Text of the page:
Saying Good-bye

COPYRIGHT 2000, All Rights Reserved, James E. Rivard

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Although I had a twin brother, and twin siblings thirteen months younger than myself, I suppose because siblings were independent of me, I felt that my Teddy bear was very special. It was totally dependent upon me, and I liked caring for it. Maybe I was starting to put into practice what I had learned about nurturing just a few short years before.

I was about to enter kindergarten, and I still carried Teddy around with me. My paternal grandmother was over visiting, and noticed that I was "getting too big to carry my Teddy bear."

"Ma" tried to be very gentle and understanding, speaking in a soft voice, and bending down close to me. I knew she had my best interests at heart. She was a very loving and attentive person, and let us sit with her, and monopolize her attention, at least for snatches of time. She was not fawning, just interested.

When she made the suggestion that I should consider not carrying around my Teddy bear, I was at first surprised. It had never occurred to me that we would ever be permanently separated. I was not possessive of it, or afraid to be without it, I just enjoyed the company. It made me feel good to be caring.

We children had been the fulfillment of my mother's nature. She wanted a big family, and before her second wedding anniversary she was taking care of two sets of twins. She was industrious, determined, and organized. She would line us up in our highchairs at mealtime, and just start with whoever seemed the hungriest. She would end up just going from one to the next, assembly-line fashion, till each of us had finished the bowl in front of us.

Some would say that the oldest get more attention, some would say that the oldest resent the shift of attention to the new, younger siblings. I do not remember any feelings of superiority or inferiority, of too much or too little of anything. She was able to keep us placated, and we grew up almost as a unit, an army of munchkins. We wandered the apartment, and a few years later the house, with free reign to create our own worlds. My world included my Teddy bear.

Now we are grown. Now we are learning to adapt to our mother's Alzheimer's disease. She is still at home with my father, and all eleven children celebrated my parents' fiftieth anniversary last summer. We are now an extended (and extensive) family of about forty persons -- from newborns, to our one-hundred year old paternal grandmother, "Ma". "Ma" died on November 16, 2001, just 12 hours short of her 101st birthday.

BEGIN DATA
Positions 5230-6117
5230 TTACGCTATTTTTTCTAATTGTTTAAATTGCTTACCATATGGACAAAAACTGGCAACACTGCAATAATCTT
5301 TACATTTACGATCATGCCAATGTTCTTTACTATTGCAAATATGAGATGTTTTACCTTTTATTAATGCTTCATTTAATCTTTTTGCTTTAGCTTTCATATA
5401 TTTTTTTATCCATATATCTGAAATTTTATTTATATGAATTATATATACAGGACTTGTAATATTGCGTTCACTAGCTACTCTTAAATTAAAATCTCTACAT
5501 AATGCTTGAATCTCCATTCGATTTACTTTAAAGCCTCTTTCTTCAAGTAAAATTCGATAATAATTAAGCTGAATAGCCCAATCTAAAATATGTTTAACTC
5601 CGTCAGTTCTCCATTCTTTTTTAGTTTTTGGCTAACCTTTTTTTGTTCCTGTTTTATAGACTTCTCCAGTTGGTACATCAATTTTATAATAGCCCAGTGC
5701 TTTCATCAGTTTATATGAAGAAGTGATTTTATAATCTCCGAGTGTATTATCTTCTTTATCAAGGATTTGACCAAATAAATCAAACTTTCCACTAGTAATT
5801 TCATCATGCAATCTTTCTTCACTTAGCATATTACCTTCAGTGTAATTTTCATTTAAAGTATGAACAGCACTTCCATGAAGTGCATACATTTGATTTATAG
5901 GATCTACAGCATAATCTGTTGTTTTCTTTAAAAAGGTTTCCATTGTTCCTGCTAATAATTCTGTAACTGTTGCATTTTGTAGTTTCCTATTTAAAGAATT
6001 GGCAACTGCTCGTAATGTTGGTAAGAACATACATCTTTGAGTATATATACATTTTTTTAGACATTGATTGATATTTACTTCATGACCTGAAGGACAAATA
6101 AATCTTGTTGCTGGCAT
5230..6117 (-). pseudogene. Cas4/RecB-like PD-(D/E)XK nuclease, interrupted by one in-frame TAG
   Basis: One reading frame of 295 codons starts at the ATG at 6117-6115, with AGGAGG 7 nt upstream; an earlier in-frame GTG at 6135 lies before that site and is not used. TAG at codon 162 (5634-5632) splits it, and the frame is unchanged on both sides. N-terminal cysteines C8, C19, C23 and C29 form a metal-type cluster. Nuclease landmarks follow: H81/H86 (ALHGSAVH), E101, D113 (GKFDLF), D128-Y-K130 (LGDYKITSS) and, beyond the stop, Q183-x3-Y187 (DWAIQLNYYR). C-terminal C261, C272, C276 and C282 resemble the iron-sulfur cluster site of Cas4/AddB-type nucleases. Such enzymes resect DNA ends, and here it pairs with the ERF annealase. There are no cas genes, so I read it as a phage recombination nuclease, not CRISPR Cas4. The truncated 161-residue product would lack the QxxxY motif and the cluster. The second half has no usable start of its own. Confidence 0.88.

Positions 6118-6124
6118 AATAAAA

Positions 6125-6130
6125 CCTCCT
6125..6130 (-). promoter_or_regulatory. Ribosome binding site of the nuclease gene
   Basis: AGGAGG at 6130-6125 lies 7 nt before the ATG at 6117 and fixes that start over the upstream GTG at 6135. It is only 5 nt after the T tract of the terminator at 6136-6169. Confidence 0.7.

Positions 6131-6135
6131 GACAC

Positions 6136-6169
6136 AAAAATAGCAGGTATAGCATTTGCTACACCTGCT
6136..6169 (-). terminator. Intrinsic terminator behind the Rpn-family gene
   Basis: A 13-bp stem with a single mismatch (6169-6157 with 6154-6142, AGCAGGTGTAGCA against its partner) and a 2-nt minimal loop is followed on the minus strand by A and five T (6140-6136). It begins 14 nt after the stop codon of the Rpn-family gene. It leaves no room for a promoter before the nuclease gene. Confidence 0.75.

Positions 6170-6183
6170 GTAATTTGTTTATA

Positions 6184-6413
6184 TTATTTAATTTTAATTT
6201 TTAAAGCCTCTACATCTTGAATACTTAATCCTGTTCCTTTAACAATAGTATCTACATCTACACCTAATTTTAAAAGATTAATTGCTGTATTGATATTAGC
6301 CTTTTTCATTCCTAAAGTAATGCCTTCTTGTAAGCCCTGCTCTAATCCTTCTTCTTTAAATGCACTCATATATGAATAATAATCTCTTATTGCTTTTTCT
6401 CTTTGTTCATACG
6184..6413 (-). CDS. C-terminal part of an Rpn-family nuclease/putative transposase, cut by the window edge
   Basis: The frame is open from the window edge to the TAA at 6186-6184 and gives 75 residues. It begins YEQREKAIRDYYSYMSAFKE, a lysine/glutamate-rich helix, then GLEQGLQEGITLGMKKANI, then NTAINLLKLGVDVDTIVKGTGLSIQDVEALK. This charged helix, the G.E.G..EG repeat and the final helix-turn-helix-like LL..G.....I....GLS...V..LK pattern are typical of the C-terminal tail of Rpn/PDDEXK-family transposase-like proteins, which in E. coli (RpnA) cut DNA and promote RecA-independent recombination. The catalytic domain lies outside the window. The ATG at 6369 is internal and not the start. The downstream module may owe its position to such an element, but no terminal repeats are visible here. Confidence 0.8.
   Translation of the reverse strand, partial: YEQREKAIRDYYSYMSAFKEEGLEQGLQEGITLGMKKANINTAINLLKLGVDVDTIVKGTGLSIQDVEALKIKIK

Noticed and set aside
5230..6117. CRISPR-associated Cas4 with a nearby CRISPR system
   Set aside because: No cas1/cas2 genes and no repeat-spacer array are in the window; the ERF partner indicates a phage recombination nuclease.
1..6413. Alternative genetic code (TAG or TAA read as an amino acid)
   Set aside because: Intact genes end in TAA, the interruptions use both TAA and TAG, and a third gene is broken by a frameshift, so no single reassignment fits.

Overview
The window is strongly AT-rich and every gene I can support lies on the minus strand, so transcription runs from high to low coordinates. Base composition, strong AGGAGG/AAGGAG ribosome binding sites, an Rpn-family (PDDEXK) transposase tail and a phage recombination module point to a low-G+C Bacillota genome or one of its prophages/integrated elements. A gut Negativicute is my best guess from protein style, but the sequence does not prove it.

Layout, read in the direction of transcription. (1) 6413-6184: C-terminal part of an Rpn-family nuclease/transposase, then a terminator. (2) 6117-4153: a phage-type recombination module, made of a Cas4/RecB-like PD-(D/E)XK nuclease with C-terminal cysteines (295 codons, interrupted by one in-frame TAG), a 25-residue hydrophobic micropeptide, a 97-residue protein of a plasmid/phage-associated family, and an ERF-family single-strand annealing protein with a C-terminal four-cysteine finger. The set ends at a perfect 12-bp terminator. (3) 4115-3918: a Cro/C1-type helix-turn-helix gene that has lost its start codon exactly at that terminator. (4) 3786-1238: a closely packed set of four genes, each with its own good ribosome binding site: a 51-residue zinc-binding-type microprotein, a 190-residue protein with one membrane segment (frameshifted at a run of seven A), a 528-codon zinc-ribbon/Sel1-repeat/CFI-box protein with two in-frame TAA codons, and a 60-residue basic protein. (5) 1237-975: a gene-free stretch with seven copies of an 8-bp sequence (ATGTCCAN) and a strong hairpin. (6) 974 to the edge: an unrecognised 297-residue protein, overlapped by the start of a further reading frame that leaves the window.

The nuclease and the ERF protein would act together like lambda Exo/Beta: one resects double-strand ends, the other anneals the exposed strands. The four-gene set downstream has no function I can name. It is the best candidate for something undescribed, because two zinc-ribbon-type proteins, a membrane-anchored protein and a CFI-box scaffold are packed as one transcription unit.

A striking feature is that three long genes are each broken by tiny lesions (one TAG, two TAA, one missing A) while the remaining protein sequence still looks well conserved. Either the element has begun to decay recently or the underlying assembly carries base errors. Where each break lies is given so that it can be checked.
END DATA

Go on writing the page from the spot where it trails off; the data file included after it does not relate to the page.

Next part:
My grandmother was about fifty-five when she made that gentle suggestion to start living without having a Teddy bear to care for. Now, since moving back to my hometown, every Wednesday I take a day off from work to let my father play bridge, and to give back some of the love and attention I received from our mother. I feel fortunate that I can reorganize my life and routine. My mother went from a house with a live-in maid, to a home where she was the maid for a new household full of children.

I remember her expressive ways, her multifaceted personality, her boisterous sense of humor, her ability to focus on a chore and get it finished. Sometimes, as a realist, she knew that she could not do a perfect job, and had to just "take care of the big chunks."

She had perfect musical pitch, and as a conductor, she would have been great. She took piano lessons, but always wanted to play the saxophone. It was jazzy and expressive, like her. Recently she would endlessly repeat her introduction to the music world. -- Growing up she spent the entire summer at the family summer home overlooking Long Beach on the Canadian shore of Lake Erie. Her father could commute to his law office in about one hour. During the day she could wander over to the dance hall about 100 yards away and amaze and amuse the musicians who were practicing for the evening shows.

One particular band took a liking to her and would exclaim "Here's Annie" when they saw her sneaking into the hall to listen. A few times they even let her sing a few songs with the group when they practiced. It must have made quite an impression, to be accepted for her musical knowledge. I suppose at her wake we should have a real "New Orleans" style party and parade to the beach where she spent so many summers. As her brother Jim said at their mother's wake, "Mom is really missing a great party."

I'll miss a great mom, but for now we are spending many exquisite afternoons listening to old big band tunes. I can get used to leaving another Teddy bear behind. But I will remember them, and the love they evoke.

Mom went into a nursing home in the Spring of 2001, but I still spend Wednesday afternoons visiting her.

B. 22 February 1923
D. 29 April 2004
R.I.P.

Read Ginny's eulogy to our mother.

Read Jerry's eulogy to our mother.

Read our remembrances.

Read Susie's poem.